PHOENIX-Arizona's landmark School Tuition Tax Credit program ranked among the top two school choice programs in the nation in a March 15 report card released by the Milton and Rose Friedman Foundation.
Arizona's program gives taxpayers a dollar-for-dollar income tax credit for contributions to organizations that give students scholarships to attend private elementary and secondary schools. The report card judged choice programs on a variety of characteristics, including student eligibility, purchasing power, and school eligibility. The Arizona program's only low grade came in the "program scope" subcategory because of the small amounts taxpayers are allowed to donate ($500 for single filers, $625 for joint filers). These caps limit the availability of scholarships, forcing thousands of students onto scholarship waiting lists.
A December 2003 Goldwater Institute report found that since the program's inception, taxpayers have donated $83.5 million to 47 nonprofit scholarship organizations, helping send thousands of students to schools of their choice. Most scholarships were distributed based on financial need, and more than 19,000 Arizona students currently use the scholarships.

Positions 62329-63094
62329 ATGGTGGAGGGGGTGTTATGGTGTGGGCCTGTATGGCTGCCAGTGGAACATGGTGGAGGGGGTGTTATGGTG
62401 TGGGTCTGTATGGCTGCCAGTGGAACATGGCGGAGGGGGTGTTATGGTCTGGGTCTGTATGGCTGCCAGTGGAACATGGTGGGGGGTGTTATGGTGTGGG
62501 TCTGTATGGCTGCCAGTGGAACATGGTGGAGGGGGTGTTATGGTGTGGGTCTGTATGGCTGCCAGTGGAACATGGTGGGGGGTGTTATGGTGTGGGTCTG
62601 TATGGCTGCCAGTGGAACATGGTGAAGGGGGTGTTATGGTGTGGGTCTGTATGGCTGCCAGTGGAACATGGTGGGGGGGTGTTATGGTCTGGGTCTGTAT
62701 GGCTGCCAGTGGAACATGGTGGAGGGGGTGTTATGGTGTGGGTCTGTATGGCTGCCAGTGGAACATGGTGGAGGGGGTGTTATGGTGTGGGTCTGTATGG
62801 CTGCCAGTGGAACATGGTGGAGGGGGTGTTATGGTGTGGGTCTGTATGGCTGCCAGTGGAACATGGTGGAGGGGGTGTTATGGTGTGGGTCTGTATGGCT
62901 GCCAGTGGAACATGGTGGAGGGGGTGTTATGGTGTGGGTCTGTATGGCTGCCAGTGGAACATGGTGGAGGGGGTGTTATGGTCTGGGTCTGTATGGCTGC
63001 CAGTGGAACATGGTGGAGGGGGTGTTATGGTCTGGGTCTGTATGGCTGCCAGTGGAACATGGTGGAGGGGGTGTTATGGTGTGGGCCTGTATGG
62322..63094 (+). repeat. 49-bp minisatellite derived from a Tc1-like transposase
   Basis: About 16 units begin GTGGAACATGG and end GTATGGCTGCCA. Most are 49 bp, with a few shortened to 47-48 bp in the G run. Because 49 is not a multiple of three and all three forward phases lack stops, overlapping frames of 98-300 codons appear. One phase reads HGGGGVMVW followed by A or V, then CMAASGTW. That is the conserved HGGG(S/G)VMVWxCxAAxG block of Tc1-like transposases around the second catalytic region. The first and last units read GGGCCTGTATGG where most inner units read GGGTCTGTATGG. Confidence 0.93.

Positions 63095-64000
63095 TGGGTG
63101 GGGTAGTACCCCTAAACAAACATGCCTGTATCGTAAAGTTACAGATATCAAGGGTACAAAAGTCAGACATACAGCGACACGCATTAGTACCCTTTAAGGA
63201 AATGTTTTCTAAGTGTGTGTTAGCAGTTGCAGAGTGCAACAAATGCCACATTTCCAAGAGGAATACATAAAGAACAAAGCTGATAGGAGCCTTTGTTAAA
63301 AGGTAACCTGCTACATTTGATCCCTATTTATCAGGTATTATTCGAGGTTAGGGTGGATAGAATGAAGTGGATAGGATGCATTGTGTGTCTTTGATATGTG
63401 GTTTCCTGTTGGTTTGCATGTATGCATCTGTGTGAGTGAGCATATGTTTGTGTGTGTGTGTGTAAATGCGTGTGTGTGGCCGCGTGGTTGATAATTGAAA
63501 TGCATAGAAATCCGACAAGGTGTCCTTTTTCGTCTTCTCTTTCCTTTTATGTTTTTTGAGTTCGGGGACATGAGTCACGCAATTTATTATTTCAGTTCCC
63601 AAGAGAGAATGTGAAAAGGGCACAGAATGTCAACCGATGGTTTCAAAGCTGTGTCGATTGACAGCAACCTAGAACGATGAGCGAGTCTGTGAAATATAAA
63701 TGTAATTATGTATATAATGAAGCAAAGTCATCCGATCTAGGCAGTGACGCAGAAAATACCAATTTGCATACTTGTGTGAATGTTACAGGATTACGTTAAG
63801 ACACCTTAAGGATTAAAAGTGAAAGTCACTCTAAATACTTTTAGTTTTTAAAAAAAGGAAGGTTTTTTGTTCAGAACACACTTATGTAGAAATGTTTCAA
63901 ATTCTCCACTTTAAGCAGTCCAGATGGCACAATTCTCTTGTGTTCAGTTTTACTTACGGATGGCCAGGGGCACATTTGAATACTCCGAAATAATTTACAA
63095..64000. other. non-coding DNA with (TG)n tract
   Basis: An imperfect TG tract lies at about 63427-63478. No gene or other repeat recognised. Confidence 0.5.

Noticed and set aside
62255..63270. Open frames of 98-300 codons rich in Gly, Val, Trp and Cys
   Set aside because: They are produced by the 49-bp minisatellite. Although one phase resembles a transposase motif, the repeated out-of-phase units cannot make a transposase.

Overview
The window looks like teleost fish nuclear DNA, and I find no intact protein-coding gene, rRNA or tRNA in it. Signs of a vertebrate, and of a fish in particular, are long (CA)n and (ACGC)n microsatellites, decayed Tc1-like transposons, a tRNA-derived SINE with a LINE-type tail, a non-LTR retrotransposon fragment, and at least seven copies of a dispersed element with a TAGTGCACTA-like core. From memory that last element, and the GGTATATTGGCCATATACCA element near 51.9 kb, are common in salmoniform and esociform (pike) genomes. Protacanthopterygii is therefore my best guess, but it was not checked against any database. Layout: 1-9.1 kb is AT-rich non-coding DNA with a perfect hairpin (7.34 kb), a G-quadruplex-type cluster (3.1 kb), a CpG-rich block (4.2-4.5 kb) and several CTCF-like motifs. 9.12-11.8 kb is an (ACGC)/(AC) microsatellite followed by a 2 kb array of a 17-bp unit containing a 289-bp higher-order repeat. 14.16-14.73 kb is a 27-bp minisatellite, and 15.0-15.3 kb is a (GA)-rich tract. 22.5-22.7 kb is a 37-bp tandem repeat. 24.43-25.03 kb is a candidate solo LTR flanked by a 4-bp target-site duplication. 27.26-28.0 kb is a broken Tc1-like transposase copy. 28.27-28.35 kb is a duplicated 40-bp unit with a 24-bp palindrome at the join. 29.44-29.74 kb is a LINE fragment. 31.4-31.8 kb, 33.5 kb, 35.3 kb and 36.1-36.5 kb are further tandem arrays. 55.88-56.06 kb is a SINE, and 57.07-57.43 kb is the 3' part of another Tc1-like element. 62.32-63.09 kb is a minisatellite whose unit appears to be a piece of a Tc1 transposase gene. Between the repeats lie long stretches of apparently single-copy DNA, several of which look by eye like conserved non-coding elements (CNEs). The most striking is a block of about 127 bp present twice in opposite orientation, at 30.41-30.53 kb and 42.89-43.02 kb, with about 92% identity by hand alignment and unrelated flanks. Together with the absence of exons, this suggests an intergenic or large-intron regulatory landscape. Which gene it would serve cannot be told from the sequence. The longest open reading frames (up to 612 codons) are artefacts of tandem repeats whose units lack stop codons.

Late yesterday, the Arizona House of Representatives approved a measure that would expand the scholarship program and allow corporations to donate, giving even more needy students the opportunity attend the schools that will best help them achieve their academic goals.
"This program has broadened the educational horizons for thousands of Arizona's neediest students," said Goldwater Institute education analyst Vicki Murray. "Expanding the potential donor pool will broaden those horizons even more."
The report card Grading Vouchers: Ranking America's School Choice Programs, by Robert C. Enlow, is online at http://www.friedmanfoundation.org/resources/rankings.pdf. The Goldwater Institute study is available online. A second Goldwater Institute study examining the need for expansion of the school tuition tax credit is available.
Contact: Vicki Murray, Education Analyst, (602) 462-5000